Latest research that’s relevant to physios. Physiotherapy editor Michele Harms presents the new issue and Janet Wright looks at stroke.
Do you need to register your trial on a recognised clinical trials registry?
As a matter of good practice, many journals now require authors to provide a registration number which is published alongside the abstract, in order to confirm that their study has been registered appropriately.
The Editorial in the September issue of Physiotherapy provides details of when a study requires registration and how to go about registering a trial. This is also becoming more common for systematic reviews and other non-experimental designs.
Harms M. Clinical trial registration. Physiotherapy 2011; 97: 81
Walk this way
Professor Richard Bohannon from the University of Connecticut and Williams Andrews report a meta-analysis of 41 articles which include data from 23,111 subjects.
They provide reference data on normal gait speed for healthy individuals within age and gender groupings. The data is useful clinically to provide a standard against which individuals can be compared and for reference values for future research.
The authors report that average walking speeds ranged from 143 cm/second for men aged 40 to 49 years to 94 cm/second for women aged 80 to 99 years.
Bohannon RW, Andrews WA. Normal walking speed: a descriptive meta-analysis Physiotherapy 2011; 97: 182–189
Persevering with pelvic floor exercises
Another paper tackles responses to the significant incidence of urinary incontinence, flatus and anal incontinence following childbirth. Kari Bø and Lene Haakstad undertook a randomised controlled trial to see whether pelvic floor muscle training is effective when taught in a general fitness class during pregnancy.
Although the study recruited more than 100 participants, the authors report issues with adherence and conclude that there is a need for adherence strategies to enhance motivation for regular participation in such fitness classes.
Bø K, Haakstad LAH. Is pelvic floor muscle training effective when taught in a general fitness class in pregnancy? Physiotherapy 2011; 97: 190–195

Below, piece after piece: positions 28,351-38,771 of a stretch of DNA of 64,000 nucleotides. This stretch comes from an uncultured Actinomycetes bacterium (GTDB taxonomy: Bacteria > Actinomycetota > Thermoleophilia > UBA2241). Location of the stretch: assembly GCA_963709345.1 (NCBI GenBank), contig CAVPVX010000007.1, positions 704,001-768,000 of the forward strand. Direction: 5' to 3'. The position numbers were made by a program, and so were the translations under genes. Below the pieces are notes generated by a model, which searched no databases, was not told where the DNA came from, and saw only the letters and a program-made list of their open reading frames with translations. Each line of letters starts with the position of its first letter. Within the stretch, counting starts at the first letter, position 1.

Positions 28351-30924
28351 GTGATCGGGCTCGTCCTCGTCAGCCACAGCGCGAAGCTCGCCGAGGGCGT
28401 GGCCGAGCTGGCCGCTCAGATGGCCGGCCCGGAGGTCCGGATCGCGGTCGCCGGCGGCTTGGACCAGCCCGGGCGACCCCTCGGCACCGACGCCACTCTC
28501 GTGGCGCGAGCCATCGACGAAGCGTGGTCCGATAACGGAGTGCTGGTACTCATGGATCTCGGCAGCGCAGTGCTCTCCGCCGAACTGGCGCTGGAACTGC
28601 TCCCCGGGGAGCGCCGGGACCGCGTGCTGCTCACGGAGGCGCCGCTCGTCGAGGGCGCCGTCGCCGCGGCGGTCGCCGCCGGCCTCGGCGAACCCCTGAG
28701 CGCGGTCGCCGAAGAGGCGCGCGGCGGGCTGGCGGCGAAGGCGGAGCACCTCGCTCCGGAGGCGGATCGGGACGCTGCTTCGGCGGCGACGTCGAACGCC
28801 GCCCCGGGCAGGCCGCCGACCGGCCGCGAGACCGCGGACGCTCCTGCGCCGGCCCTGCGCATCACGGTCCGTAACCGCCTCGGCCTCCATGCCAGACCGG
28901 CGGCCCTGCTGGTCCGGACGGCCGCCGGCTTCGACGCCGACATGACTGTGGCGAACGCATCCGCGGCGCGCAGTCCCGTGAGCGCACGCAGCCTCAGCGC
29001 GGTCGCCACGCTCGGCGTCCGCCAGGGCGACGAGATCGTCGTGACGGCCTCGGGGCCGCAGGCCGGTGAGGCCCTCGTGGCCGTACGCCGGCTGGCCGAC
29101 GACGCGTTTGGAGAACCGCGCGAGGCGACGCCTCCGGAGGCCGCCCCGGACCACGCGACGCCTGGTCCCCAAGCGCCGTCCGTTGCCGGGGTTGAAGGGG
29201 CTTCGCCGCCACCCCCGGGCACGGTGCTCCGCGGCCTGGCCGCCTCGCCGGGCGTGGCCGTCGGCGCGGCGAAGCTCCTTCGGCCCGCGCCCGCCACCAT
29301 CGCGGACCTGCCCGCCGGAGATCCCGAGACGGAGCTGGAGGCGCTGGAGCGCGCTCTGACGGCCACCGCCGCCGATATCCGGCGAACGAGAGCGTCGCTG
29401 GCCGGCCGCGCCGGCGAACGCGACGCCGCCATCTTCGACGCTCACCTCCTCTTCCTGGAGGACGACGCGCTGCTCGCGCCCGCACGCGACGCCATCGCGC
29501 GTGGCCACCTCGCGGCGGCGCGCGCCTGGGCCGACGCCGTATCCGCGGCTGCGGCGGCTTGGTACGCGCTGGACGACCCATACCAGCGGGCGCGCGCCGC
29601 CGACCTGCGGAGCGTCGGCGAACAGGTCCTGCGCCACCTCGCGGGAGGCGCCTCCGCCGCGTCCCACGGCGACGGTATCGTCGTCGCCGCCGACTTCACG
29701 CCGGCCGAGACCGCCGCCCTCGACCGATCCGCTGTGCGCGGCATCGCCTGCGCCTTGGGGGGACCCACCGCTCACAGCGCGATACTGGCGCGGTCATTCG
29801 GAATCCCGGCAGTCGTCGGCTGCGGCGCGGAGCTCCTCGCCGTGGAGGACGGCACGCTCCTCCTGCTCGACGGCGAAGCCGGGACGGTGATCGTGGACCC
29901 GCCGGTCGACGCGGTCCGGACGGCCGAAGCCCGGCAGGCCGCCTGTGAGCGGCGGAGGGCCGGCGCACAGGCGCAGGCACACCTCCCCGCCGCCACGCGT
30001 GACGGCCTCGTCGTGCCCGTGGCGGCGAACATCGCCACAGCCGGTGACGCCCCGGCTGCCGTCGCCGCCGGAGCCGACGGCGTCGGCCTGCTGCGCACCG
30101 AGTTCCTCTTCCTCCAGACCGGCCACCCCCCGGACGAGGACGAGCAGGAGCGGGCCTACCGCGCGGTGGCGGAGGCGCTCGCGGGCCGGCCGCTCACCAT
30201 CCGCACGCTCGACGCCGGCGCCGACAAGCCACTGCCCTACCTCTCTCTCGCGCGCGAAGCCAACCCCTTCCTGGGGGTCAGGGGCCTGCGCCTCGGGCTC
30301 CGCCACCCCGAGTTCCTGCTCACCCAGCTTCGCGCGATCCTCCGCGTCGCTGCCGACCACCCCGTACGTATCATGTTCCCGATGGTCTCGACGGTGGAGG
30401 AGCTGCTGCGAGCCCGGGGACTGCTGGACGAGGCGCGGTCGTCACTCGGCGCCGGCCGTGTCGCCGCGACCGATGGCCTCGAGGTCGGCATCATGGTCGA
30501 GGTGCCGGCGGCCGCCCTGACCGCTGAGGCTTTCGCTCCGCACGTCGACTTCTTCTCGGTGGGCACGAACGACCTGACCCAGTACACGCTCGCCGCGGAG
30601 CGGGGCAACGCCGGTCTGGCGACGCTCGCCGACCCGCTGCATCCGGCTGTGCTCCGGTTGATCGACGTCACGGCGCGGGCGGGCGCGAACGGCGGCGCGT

It’s a miracle
Researchers from the University of Warwick and Imperial College London report on a study of people recruited from the UK Back Skills Training (BeST) trial.
They explored whether people with low back pain could provide an insight into the most relevant aspects of their experience by answering one simple query: the Adapted Miracle Question (AMQ). Participants were asked ‘What would you do if you did not have back pain?’
The researchers believe the question may have potential for use in clinical practice for tailoring treatment plans, and for initiating a process of reflection and therapeutic advance for people with low back pain’.
Nichols VP, Griffiths FE, McCarthy CJ, Lamb SE. Exploring the use of the ‘Adapted Miracle Question’ in the assessment of low back pain. Physiotherapy 2011; 97: 203-208.
Physiotherapy 2011; 97 (3), September 2011.
Antidepressants linked with risk of stroke
Women with depression are at ‘moderately increased’ risk of a stroke, especially if they take antidepressants, according to a large US study.
An Pan and colleagues, of the Harvard School of Public Health and the University of Bari in Italy, followed up 80,574 women from 2000 to 2006. The women, aged 54-79, were all participants in the vast US Nurses’ Health Study.
None had a history of stroke. But 22 per cent had depression, as defined by either taking antidepressants, having a diagnosis or meeting the relevant score on a mental health test.
The study, published in the journal Stroke, compared these women with a control group who were not depressed.
Women with a diagnosis of depression or a score of MHI-5 on the Mental Health Index had a 39 per cent higher risk of stroke – but only if they had a history of antidepressant use. If they didn’t take antidepressants their risk was no higher than the controls’.
Those who took antidepressants but didn’t have either a diagnosis or a score of MHI-5 were 31 per cent more at risk of stroke than the controls.
Women who were currently depressed were at greater risk than those who had no history of either depression or antidepressant use. But those who weren’t depressed at the time of questioning, despite having been depressed in the past, had no increased risk of stroke.
A Pan et al. ‘Depression and Incident Stroke in Women’ doi: 10.1161/ STROKEAHA.111.617043
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